Melbourne, Australia, 15 December 2012 | Matt Trollope

It was a day on which order prevailed at the Optus 16 Australian Championships on Saturday, with the highest ranked players in each match progressing to the finals of the boys’ and girls’ events at Melbourne Park.

Yet despite this, three of the four semifinals were brutal three-set affairs, with the winners emerging after absorbing contests.

In the boys’ tournament, top seed Bradley Mousley and No.2 seed Harry Bourchier set up a blockbuster final after winning their matches in contrasting circumstances.

While Bourchier moved past fourth seed Mitchell Pritchard in straight sets, Mousley was forced to battle from a set behind to eventually subdue No.6 seed Akira Santillan 3-6 6-2 6-3.

It was the first set that Mousley had dropped all week at Melbourne Park, something he put down to starting slowly and subsequently growing frustrated with his form.

“I just tried to pump myself up a bit, and I just started playing better tennis and [became] more engaged in the match,” he said.

The conditions were trying for both players, who were forced to adjust to strong winds, calm conditions, and sunny breaks in between periods of overcast skies.

Despite this, Mousley took confidence from the fact he had defeated Santillan in the round-robin stage of the Optus 18s event – a match he won 6-4 in the third set – and used this knowledge to remind himself to stay true to the game plan that had recently reaped rewards.

“I’m the No.1 seed so of course I expected a little bit from myself, but I’m just happy to have made it through to the finals so far,” he said.

The South Australian will now take on his doubles partner in the 16s final, after Tasmanian Bourchier completed a 6-3 6-4 win in one hour and 25 minutes.

Bourchier has not relinquished a set en route to the decider, but said his path to the title would get much tougher when he faces Mousley on Sunday.

“Last year I had a tough loss first round, and that really hurt. This year I definitely took all of my opportunities and here I am in the final, so I really got back and did a good job for myself,” Bourchier said.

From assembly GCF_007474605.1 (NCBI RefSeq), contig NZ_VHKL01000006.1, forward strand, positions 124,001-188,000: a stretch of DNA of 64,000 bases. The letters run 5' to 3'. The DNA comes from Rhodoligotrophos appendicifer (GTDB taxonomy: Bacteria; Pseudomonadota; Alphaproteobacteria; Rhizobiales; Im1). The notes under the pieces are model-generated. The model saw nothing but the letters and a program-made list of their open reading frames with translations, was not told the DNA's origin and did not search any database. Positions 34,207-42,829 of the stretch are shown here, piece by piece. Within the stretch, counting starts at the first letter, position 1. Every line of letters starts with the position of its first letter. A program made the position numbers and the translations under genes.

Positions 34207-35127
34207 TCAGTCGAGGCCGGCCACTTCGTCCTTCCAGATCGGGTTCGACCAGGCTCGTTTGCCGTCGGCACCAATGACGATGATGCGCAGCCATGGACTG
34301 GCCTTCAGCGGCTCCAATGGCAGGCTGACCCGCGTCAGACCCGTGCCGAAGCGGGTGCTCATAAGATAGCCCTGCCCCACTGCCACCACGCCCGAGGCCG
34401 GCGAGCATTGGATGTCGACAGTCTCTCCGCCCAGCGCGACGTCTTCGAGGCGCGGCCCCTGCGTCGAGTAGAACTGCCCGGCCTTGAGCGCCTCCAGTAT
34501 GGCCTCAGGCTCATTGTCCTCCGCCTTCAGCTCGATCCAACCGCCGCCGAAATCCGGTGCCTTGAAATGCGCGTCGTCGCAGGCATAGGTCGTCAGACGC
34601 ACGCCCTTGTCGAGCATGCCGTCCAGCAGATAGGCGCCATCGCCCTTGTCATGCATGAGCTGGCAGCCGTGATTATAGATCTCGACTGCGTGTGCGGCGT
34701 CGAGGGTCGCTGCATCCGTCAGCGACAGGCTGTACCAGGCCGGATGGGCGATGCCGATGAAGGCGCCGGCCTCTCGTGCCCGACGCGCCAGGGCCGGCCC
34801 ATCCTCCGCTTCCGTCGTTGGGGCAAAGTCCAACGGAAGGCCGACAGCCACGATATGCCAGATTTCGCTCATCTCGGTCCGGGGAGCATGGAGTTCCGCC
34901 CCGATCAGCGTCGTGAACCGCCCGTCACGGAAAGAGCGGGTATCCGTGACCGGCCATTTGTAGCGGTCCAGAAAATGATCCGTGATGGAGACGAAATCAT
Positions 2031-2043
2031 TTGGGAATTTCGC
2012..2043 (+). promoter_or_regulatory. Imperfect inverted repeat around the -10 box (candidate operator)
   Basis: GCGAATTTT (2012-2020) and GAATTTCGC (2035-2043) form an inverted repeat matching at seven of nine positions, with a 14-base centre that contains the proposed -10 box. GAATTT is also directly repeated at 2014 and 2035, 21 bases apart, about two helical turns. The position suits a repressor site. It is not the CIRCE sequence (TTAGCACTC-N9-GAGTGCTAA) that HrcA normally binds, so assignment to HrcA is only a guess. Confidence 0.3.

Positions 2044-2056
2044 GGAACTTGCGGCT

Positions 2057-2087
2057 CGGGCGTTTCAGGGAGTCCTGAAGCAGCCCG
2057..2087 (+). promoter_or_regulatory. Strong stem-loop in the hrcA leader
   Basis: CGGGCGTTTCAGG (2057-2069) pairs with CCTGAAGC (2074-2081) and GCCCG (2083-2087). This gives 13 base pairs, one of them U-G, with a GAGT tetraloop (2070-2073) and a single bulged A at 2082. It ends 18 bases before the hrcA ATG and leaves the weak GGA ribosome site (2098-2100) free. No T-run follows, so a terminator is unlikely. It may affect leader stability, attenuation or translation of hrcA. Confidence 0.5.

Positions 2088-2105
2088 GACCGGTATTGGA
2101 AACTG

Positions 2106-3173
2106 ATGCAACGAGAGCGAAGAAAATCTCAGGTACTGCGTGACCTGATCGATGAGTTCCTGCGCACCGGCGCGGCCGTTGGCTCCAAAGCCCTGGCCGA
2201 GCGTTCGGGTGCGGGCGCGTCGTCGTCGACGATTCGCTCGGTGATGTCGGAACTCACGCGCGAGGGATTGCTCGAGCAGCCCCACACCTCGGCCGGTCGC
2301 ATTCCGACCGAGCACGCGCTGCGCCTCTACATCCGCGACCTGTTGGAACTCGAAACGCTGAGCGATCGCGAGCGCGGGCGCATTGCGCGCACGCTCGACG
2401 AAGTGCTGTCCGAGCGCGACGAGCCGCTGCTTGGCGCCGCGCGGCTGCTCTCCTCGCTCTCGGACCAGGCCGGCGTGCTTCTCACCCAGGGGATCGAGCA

“I’ve been pretty consistent with my training this year, and I’m getting better at it, and overall I’m getting stronger and better.”

Hives, Tjandramulia battle into final

Earlier in the day in the girls’ event, second-seeded Zoe Hives and fourth seed Olivia Tjandramulia won their way through to the Optus 16s Australian Championships with gritty three-set victories.

Queenland’s Tjandramulia was even forced to save a match point in the 12th game of the second set, yet did so after unseeded opponent Maddison Inglis gifted her the point on a double fault.

Inglis did display some nerves when presented with a chance to close out the match, having also served for it at 5-4 in the second set.

When the second set proceeded to a tiebreak, the pair produced lengthy exchanges of the highest quality, with Inglis’ flat drives and powerful backhand down-the-line providing a contrast of styles with Tjandramulia’s heavier topspin.

Yet the Queenslander was clearly buoyed by her Houdini act, racing through the breaker to level the match at a set apiece.

Tjandramulia’s steadier shots and temperament paid dividends in the third, helping her secure a 4-6 7-6(3) 6-4 victory.

“I had lots of pressure, and I just kept on fighting, and I eventually got there … it’s just so tough out here. I just tried my best to get every ball in. I reckon I served well at really important points so that helped me in the match,” she reflected.

“It’s going to be tough against her (Hives). I lost to her in three sets last time we played, so I’m just going to try my best out there tomorrow.”

Hives had earlier reached the decider after a see-sawing battle against No.3 seed Andrea Dikosavljevic, an emotional, error-strewn affair in windy conditions at Melbourne Park.

Hives, of Victoria, claimed the first set only for Dikosavljevic to strike back in the second, finding her rhythm and capitalising on Hives’ increased frustration.

The level of play lifted significantly in the third, especially from Hives, who broke immediately in the opening game and went on to establish a 5-2 lead.

Dikosavljevic proved a tough opponent to put away, breaking back in the eighth game and remaining in contention at 5-3.

Yet Hives shut the door on any chance of a comeback when presented with her first match point in the very next game – courtesy of a double fault from the Queenslander – and ripped a wrong-footing forehand winner crosscourt to seal the match.

Then drama unfolded. Dikosavljevic wrenched her ankle when attempting to change direction to reach that forehand, crumpling to the ground and shrieking in pain.

Hives’ immediate reaction was not to celebrate but cross the net to aid her friend, who was helped from the court by tournament staff and her parents.

“I hope she’s alright, because I’m friends with her and she’s really nice and everything, and it’s a shame for her to end like that,” Hives commented after the match.

Yet despite the unfortunate ending, the fact remained that Hives had secured herself a finals berth, which she admitted was very pleasing.

“(I told myself) just take every point as it is, because there were a lot of different conditions out there. I thought I just kept on going, and kept trying every point,” she explained.

“I’m really excited, and I’m ready for tomorrow, so hopefully I can take it out.”